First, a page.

2. One size most definitely does not fit all. One of the things I realised early on in my time at Restless Development, is that outside of our organisation the term “young people” often gets used to capture a whole generation of individuals, who are just that: individuals. Acknowledging that young people are not a homogeneous group and so embody, in UN speak, “all nations, and all peoples and all segments of society” also means recognising the complexity that comes with being a young person. As with all global issues, what is relevant in one location, won’t be in another. Asking the question and engaging a wide range of people is how smart policies can be devised, something that the School of International Futures knows well.

3. Whatever happened to asking young people what they want from funding? Chapter 4 contains some welcome statements on developing a Global Youth Investment platform and encouraging all States, the UN, private sector and more to provide flexible funding designed “with the specific needs of youth organisations in mind”. We know that youth organisations are clear about their needs, but are rarely asked (at least if the wide range of inaccessible donor calls and practices out there are anything to go by). As part of the State of Youth Civil Society 2023, Restless Development did ask young feminists this question, and they were not slow in responding. Creating flexible funding mechanisms focused on youth movements is huge and exciting news; for these to succeed and to be worth this important investment, young people must be involved from the very start.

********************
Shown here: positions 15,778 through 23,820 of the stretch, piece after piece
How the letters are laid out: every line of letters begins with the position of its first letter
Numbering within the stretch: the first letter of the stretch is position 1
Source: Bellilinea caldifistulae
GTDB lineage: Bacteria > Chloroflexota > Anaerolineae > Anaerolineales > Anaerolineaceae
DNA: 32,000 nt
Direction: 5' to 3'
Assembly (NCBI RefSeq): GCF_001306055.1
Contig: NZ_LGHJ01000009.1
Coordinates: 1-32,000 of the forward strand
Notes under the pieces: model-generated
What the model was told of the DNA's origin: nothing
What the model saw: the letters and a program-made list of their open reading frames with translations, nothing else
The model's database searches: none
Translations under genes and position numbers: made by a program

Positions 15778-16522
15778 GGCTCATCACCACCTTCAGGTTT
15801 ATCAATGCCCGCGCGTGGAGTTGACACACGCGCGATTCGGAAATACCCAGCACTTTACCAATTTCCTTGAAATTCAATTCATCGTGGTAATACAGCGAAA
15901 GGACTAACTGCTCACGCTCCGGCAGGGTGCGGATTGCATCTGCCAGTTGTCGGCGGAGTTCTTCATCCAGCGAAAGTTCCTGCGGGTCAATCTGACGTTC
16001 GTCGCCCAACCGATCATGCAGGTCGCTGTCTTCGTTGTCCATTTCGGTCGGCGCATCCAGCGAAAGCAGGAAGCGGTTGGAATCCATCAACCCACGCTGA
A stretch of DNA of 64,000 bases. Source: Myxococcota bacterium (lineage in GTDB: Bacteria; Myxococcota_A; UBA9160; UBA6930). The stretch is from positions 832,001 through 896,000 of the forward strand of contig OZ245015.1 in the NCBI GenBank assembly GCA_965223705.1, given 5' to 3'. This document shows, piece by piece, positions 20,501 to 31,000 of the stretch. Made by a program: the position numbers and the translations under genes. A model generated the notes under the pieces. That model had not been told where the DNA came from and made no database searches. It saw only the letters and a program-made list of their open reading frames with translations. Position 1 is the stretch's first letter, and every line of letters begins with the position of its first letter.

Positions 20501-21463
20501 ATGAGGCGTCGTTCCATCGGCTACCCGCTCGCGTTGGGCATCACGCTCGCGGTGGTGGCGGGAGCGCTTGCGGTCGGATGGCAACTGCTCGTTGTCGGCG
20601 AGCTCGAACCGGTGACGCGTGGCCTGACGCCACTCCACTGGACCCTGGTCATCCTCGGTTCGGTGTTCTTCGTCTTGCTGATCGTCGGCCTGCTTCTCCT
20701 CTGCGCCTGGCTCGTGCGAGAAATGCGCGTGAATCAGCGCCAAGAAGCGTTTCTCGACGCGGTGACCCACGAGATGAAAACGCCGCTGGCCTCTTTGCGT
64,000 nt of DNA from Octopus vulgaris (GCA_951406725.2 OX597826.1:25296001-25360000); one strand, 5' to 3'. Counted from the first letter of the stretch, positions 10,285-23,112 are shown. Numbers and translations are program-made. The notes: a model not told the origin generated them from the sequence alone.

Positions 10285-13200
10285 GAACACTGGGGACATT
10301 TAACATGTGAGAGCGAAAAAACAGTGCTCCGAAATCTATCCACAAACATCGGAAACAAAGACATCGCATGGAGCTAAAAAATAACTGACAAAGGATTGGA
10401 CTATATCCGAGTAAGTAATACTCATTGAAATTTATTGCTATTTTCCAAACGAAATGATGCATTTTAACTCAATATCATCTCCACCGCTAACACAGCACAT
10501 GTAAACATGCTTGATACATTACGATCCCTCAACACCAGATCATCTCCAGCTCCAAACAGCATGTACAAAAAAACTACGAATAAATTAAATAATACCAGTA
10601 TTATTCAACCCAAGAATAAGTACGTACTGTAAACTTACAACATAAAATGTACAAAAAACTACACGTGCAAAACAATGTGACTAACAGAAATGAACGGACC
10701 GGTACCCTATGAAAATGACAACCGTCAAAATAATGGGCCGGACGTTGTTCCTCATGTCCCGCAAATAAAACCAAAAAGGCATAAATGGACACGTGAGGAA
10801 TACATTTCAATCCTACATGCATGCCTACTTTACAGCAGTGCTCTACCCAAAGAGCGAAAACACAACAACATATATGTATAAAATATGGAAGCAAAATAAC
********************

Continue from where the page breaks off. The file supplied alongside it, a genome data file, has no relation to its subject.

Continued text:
4. (Youth-led) accountability is key. The inclusion of statements encouraging States to establish national youth consultative bodies with a mandate to engage in national policymaking, alongside an encouragement to establish a monitoring and reporting mechanism is very welcome. The suggestion of regular reporting into the General Assembly is also positive y, as is the proposal to grant more formal status to the ECOSOC Youth Forum, demonstrating that the co-facilitators of the Summit of the Future process really understand the strategic significance of young leaders around the world. But Restless Development would like to see stronger emphasis on what we view as a lynchpin in the success of the Pact. Encouragement is not enough; new structures to include young people must be fully resourced and regular reporting must be defined and mandatory, with young people actively involved in every delegation that reports. 

    While I know my anger will continue to simmer, my hope is that in the midst of possibly one of the most challenging years the world has faced – at least in modern times – the Summit of the Future and its Pact will become an historic moment. Not historic for the talking or for the inevitable glamorous events and celebrity statements, but for commitments which however dry and detailed, draw a line in the sand for what young people can expect from the future and the part that everyone will play in realising it. A Summit that has asked young people what they want and listened.

    The international community owes this to young people; after all, tomorrow never comes, but today will.


    • Rosanne Palmer-White

      Rosanne is Restless Development’s Influencing Director. She has around 15 years of experience both as an activist and professional working in politics, policy, campaigning and advocacy, with particular expertise in UK and UN government relations. Joining Restless as Head of Policy and Practice in 2016, Rosanne has also served as UK Director and in that time has led UK and global campaigns and advocacy, research, global programmes and communications as well as unrestricted fundraising.

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    The Summit of the Future must deliver for young people everywhere

    by Rosanne Palmer-White Reading time: 7 min